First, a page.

0
$\begingroup$

In the notes , I dont understand that flange is thin , and the top and bottom surface are free of stress , can someone help to explain please?

Secondly , why the q' is assumed to be q ' throughout the flange is assumed to be 0 ? why are they stress free ? We could see that , the shear force V is applied to the top of the beam right ? enter image description here

$\endgroup$
2
$\begingroup$

If you are at the face of an element, there cannot be any internal shear stress, because there is nothing to balance it out. The bottom horizontal force I added cannot be balanced by another force since there is no more material at the face of the flange. The thinner your element, the less it will resist in shear and more it will resist in bending. enter image description here

$\endgroup$
4
  • $\begingroup$ Why there is nothing to balance out ? $\endgroup$ – kelvinmacks Nov 18 '16 at 15:48
  • $\begingroup$ To understand what I am saying, you need some basic understanding of free body diagrams (a diagram of an isolated part of your system with all of the loads acting on it). For a free body diagram to be in equilibrium (without acceleration), you need to have all forces in both X and Y directions = 0 and all moments = 0. See my added picture. $\endgroup$ – user2817017 Nov 18 '16 at 22:04
  • $\begingroup$ why The thinner your element, the less it will resist in shear and more it will resist in bending. ? $\endgroup$ – kelvinmacks Nov 28 '16 at 0:03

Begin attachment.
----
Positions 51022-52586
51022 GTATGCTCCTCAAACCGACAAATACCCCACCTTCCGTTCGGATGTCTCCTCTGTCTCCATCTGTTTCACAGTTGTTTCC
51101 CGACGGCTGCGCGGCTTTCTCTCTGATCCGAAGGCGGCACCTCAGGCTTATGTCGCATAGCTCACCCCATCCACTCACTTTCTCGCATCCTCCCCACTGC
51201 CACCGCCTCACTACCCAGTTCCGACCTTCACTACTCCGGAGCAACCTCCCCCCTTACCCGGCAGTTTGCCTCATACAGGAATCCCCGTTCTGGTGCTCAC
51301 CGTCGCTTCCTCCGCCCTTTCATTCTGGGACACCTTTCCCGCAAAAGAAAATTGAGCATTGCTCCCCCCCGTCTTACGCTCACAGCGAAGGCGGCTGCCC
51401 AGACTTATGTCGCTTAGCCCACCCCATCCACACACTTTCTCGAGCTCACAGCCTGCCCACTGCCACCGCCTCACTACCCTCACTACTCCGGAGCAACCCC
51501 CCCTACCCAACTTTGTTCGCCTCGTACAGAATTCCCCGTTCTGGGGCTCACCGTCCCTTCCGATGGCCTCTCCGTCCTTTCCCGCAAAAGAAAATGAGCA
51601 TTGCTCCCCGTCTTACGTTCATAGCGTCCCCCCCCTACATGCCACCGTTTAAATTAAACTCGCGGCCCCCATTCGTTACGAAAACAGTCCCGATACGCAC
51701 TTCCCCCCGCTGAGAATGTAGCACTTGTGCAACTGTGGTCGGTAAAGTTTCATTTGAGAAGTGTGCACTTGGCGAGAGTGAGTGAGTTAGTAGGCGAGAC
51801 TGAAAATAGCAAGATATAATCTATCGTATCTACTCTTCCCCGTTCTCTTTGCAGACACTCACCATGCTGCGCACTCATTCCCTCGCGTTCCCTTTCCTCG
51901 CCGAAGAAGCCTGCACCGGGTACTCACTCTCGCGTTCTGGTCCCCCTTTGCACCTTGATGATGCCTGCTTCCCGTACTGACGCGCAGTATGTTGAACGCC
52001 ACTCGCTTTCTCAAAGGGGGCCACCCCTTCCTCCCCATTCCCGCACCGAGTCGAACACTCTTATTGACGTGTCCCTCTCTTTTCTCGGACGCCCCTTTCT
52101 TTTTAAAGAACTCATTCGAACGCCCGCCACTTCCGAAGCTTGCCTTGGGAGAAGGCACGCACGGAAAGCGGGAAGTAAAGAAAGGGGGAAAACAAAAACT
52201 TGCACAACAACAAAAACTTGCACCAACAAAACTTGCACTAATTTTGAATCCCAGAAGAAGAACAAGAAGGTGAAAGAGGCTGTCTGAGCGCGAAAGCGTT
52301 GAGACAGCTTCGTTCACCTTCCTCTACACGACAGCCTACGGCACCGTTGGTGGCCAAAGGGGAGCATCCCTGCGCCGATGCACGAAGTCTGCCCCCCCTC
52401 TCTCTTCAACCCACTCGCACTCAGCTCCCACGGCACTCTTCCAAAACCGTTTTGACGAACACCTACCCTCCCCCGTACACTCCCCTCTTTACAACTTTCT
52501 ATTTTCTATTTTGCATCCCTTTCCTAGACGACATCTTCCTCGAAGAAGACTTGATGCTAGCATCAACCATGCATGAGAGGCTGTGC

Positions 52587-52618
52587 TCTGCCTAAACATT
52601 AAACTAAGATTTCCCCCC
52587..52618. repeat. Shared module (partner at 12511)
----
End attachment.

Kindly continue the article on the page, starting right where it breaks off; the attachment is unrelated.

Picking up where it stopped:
• $\begingroup$ Long slender elements will resist deformation in bending simply because their bending stiffness is higher than their shear stiffness. See attached pdf : files.engineering.com/… $\endgroup$ – user2817017 Nov 30 '16 at 2:33
0
$\begingroup$

If you recall from practicing finding Vy when you make cuts along a beam, you have a shear force (Vy) on each side of the cut, each opposite and equal to the other. Now imagine cutting nothing off the surface of a body. What is the shear force of the surface? Nothing! Why? Because the shear force of the nothing you cut off is...nothing. Equal and opposite, remember?

$\endgroup$

Your Answer

By clicking “Post Your Answer”, you agree to our terms of service, privacy policy and cookie policy

Not the answer you're looking for? Browse other questions tagged or ask your own question.